Futurist Poetry As Dark, Mystic Landscapes

BY Katrina Kufer / Jun 10 2017 / 23:08 PM

Contemporary German artist Anselm Kiefer has his first Russian exhibition at the State Hermitage Museum with works inspired by Russian poet Velimir Khlebnikov

Futurist Poetry As Dark, Mystic Landscapes
Photography by Charles Duprat. © Anselm Kiefer
Anselm Kiefer. Battles at Sea by Velimir Khlebnikov.

In honour of the centenary commemoration of the 1917 Russian Revolution, Anselm Kiefer has produced around 30 new works that celebrate the Futurist poet Velimir Khlebnikov for the State Hermitage Museum (St Petersburg). Curated by Dr Dimitri Ozerkov and Nina Danilova, and co-organised with Galerie Thaddeus Ropac, Anselm Kiefer, for Velimir Khlebnikov: Fates of Nations follows Kiefer’s visit to and ensuing inspiration from St Petersburg.

“Not everyone will like this exhibition,” museum director Mikhail Piotrovsky writes in the exhibition catalogue. “It is rigorous and demands reflection.” The works were created with the Nicholas Hall venue of the Winter Palace firmly in mind, where the white walls prove a challenging juxtaposition against Kiefer’s evocative, intense and muddied war-themed landscapes. It is also conceptually tasking as it “speaks of complex things: the German spirit, mysticism, the Kabbalah, the Holocaust,” Piotrovsky continues.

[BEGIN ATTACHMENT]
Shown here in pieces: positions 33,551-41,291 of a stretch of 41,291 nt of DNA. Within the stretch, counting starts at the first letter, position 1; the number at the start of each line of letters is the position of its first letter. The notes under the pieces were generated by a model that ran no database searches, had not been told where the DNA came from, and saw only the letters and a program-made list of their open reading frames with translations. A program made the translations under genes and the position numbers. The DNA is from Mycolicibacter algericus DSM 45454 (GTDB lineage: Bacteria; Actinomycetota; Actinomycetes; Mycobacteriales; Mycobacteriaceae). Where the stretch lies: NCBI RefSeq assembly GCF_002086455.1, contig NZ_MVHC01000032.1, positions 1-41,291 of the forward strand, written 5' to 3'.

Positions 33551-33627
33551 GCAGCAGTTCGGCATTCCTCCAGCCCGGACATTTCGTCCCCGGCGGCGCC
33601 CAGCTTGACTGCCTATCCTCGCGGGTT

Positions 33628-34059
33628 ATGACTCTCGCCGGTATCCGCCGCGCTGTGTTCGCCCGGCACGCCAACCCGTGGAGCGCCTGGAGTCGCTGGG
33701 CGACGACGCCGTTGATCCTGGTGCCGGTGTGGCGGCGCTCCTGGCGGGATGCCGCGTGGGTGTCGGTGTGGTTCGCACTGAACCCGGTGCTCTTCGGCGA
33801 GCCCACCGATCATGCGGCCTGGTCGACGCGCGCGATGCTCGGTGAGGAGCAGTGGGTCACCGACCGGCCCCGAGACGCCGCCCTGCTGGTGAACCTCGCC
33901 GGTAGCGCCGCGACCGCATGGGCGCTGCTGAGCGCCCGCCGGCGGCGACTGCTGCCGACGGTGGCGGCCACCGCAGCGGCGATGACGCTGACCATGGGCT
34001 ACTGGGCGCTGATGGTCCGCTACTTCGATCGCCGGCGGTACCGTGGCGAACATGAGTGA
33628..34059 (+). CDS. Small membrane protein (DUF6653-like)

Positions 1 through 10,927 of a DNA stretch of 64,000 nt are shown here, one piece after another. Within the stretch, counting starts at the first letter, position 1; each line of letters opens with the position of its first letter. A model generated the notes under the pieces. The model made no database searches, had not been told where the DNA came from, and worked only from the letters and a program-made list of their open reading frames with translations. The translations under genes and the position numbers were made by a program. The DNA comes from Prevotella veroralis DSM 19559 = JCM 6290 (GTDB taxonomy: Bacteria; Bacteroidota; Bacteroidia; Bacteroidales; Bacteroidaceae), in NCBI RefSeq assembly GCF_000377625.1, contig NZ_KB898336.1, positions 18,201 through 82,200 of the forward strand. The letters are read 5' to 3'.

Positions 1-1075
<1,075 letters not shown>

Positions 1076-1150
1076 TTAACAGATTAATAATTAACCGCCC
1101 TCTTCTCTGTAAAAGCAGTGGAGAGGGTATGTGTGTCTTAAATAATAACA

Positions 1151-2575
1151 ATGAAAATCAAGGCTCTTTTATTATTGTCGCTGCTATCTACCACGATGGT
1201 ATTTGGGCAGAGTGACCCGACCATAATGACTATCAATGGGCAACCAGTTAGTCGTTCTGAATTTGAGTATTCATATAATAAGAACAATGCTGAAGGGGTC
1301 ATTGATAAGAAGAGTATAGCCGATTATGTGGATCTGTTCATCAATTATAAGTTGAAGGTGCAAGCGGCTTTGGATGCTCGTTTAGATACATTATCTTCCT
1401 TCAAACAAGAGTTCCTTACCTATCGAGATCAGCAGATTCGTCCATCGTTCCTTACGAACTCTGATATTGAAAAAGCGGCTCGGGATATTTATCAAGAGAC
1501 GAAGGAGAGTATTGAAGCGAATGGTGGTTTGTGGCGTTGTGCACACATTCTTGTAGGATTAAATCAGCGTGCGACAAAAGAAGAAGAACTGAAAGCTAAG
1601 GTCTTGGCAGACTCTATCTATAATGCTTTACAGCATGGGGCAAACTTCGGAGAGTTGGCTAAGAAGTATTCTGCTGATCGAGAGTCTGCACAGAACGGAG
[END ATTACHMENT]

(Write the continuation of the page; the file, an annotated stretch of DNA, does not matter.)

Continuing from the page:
Referred to as a “poet of the revolution, and a revolutionary of the poetic idiom” by Piotrovsky, despite the poet’s untimely death in 1922 at the age of 36, Khlebnikov’s numerological theory of history and imagined realities foretold the future and served as a decade-long resource for Kiefer. For example, avant-garde prose “predicted” Russia’s fall in 1917, while the 1919 poem Ladomir (Lightland) prophesised what is understood by Piotrovsky and Kiefer to be 9/11:

And the castles of world trade
Where the chains of poverty shine
With a face of malevolence and rapture,
One day you will turn to ash.

But the exhibition should not be written off as mystic compassion – it is rife with intellectual, historical and memory-based prowess. Kiefer’s painterly interpretations employ his characteristic darkly romantic and fatalist, aesthetic. Paired with Khlebnikov’s poetry, whose word play paints a glittering, if ominous, image, Kiefer presents important questions about art’s responsibilities, namely about the aestheticisation of war. The artist’s technique involves an amalgamation of the contrasting soft and hard textures from materials such as paints, oils, dirt and straw, which ultimately glorify a tragedy.

The three-dimensional paintings are positioned with the sublime, occupying a bizarre space between terrifying and decorative, tackling mythology, antiquity and the act of painting. Kiefer’s work may be brutal, yet his execution hints at an awareness of the very problems associated with the convergence of myth, memory and memorialisation.

Anselm Kiefer, for Velimir Khlebnikov: Fates of Nations runs until 3 September at the State Hermitage Museum, St Petersburg, Russia. For more information visit hermitagemuseum.org